Mike McGuirl, whom coaches sized up as a "spot-up shooter" who takes 50 percent of his shots from 3, was held to just five points -- none of which came from his five 3-point attempts.

Some teams might have drowned in so much information, but Loyola put it to good use.

Moser said you can "rewind the clock to Utah with Rick Majerus" to find where his detailed reports come from. Before every game, at home or on the road, he and his staff "put everything up" for players to see.

"I don't know if it's through osmosis or anything," Moser said, calling the reports just another way of picking up a competitive advantage. "... But this group embraces preparation."

Said Krutwig: "It's just something that breeds confidence in us. Preparation breeds confidence, for sure, knowing that if we see some setup they run, we know this is what they're looking to do."

Krutwig is unique in that he's a freshman who can absorb all the details. But if you look at Loyola's roster as a whole, you'll find that this is a veteran-laden team whose top four players in terms of minutes per game are all either juniors or seniors.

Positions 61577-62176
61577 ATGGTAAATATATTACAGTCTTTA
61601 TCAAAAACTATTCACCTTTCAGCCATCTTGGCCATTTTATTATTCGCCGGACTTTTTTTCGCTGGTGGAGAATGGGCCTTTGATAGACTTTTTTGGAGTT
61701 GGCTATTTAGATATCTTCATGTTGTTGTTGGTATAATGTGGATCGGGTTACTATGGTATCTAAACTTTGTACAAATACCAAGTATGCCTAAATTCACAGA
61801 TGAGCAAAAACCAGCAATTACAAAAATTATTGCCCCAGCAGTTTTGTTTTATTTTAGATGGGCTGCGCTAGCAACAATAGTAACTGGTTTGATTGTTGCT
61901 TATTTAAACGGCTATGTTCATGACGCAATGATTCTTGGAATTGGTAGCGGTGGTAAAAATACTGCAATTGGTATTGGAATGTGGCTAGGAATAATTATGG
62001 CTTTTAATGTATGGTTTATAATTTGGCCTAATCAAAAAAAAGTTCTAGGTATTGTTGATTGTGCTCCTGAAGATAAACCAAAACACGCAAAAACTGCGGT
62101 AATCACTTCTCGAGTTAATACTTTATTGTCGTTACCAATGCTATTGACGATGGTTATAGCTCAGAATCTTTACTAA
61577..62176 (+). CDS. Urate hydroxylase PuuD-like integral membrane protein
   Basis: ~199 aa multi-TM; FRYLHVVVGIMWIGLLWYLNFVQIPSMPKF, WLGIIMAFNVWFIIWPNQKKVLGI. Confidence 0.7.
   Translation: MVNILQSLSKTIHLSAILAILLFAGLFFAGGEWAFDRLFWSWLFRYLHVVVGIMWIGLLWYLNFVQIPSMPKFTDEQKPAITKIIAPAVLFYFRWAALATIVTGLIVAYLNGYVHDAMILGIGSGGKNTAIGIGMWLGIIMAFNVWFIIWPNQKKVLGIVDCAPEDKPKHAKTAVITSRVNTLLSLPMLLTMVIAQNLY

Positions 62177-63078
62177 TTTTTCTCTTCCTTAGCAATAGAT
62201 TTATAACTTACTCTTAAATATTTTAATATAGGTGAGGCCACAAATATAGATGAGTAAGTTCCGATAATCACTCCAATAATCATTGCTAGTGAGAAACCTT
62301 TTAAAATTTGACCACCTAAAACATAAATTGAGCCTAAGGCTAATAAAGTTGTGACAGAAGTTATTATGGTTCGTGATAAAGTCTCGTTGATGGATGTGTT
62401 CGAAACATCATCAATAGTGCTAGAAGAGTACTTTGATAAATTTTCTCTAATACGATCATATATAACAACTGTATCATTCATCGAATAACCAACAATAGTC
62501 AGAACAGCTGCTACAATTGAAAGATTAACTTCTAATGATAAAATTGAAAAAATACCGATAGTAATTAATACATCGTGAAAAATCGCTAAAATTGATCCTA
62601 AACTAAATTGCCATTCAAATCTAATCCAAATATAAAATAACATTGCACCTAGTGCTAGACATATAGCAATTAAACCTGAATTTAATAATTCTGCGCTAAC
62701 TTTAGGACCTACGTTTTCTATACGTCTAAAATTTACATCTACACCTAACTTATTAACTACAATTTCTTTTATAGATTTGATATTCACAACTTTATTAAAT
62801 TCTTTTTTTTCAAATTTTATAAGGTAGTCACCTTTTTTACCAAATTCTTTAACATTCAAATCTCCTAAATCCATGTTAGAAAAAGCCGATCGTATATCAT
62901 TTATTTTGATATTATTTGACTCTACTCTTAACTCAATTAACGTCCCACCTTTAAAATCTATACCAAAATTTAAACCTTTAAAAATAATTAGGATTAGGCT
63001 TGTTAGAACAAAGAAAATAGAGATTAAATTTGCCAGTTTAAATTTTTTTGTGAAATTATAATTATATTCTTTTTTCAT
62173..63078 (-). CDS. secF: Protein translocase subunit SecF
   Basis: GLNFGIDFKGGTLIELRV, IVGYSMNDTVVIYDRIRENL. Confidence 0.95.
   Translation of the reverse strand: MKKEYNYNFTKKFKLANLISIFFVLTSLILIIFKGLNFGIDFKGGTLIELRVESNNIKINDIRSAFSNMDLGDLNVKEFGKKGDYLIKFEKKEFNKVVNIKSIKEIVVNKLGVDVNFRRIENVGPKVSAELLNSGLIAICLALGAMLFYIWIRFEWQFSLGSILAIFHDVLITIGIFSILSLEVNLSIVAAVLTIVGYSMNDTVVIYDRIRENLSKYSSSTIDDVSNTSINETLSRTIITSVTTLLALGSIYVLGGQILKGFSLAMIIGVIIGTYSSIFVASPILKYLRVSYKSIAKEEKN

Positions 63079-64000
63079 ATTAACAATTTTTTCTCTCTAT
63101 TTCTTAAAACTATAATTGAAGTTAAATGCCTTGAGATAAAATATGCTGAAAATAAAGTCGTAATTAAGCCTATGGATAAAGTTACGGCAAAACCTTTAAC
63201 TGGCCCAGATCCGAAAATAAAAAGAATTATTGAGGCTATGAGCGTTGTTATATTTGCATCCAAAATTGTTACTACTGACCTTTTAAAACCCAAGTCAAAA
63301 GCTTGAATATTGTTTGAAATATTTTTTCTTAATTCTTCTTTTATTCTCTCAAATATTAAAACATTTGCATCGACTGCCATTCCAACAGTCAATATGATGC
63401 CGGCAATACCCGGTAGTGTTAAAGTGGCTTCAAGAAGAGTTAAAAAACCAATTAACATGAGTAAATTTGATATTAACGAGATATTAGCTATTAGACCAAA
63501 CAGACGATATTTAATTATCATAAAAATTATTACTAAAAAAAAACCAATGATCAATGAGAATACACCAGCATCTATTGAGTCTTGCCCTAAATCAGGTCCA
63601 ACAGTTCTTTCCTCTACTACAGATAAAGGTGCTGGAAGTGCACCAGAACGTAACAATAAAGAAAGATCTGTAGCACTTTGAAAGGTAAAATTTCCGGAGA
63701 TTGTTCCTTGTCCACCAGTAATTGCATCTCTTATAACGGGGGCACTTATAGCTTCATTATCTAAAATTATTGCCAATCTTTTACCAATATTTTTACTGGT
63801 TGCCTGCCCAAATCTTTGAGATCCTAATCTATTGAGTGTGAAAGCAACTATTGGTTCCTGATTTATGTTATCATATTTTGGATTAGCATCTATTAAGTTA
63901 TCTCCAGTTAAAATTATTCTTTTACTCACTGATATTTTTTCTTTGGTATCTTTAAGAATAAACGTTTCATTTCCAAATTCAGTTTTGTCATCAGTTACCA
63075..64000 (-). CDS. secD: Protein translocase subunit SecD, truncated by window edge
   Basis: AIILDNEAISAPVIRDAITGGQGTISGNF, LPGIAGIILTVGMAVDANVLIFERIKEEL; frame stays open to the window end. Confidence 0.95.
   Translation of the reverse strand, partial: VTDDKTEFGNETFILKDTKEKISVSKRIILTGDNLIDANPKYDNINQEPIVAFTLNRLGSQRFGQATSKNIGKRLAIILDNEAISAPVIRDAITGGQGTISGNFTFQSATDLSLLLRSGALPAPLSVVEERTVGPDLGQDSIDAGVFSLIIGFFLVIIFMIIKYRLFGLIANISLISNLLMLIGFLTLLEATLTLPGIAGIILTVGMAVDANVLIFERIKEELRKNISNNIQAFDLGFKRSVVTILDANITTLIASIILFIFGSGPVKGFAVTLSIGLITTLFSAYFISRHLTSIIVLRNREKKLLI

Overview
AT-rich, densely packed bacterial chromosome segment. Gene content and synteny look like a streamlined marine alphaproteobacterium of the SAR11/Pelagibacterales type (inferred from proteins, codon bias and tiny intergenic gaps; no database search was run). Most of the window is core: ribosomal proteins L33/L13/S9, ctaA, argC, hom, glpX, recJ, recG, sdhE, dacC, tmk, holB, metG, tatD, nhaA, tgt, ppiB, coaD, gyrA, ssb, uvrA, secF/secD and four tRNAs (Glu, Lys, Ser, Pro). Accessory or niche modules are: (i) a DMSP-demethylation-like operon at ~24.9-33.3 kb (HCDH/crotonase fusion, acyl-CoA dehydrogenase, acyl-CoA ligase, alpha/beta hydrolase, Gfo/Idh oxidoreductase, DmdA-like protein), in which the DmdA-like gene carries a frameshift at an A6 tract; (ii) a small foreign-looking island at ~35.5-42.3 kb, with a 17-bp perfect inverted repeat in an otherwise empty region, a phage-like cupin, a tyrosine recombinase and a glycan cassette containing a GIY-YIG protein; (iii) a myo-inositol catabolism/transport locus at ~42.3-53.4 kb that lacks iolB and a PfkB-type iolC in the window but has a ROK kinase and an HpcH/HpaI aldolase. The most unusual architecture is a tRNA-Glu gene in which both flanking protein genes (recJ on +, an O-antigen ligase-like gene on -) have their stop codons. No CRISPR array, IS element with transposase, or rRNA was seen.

That experience has served Loyola well. Donte Ingram, a senior, hit the game-winning shot to begin the tournament against Miami. Clayton Custer, a fourth-year junior, then hit the game winner against Tennessee. Against Nevada, it was junior Marques Townes who iced the game with a clutch 3-pointer. And finally, on Saturday it was senior Ben Richardson who played the role of hero, scoring a career-high 23 against K-State.

Everyone can pass. Everyone can dribble. Everyone, it seems, it capable of making plays.

If you're Michigan or anyone else in the Final Four, good luck handling that.

"That's what's so special about our team," Richardson said. "We've got so many unselfish guys, and we have so many weapons. And like we've been saying, it can be anybody's night."

With so much skill, so much experience and so much preparation, Loyola feels like more than a run-of-the-mill Cinderella story.

This isn't a team that got hot yesterday. It's a team riding the longest winning streak in Division I hoops (14 games) for a reason.

Players are relishing the moment, of course. But they're not resigned to just sit back and see where it goes next, either.

"I've been asked every step of the way about how the guys are going to handle the hype and the hoopla," Moser said. "And the guys have almost risen to it. They've embraced it. It hasn't affected their being locked in."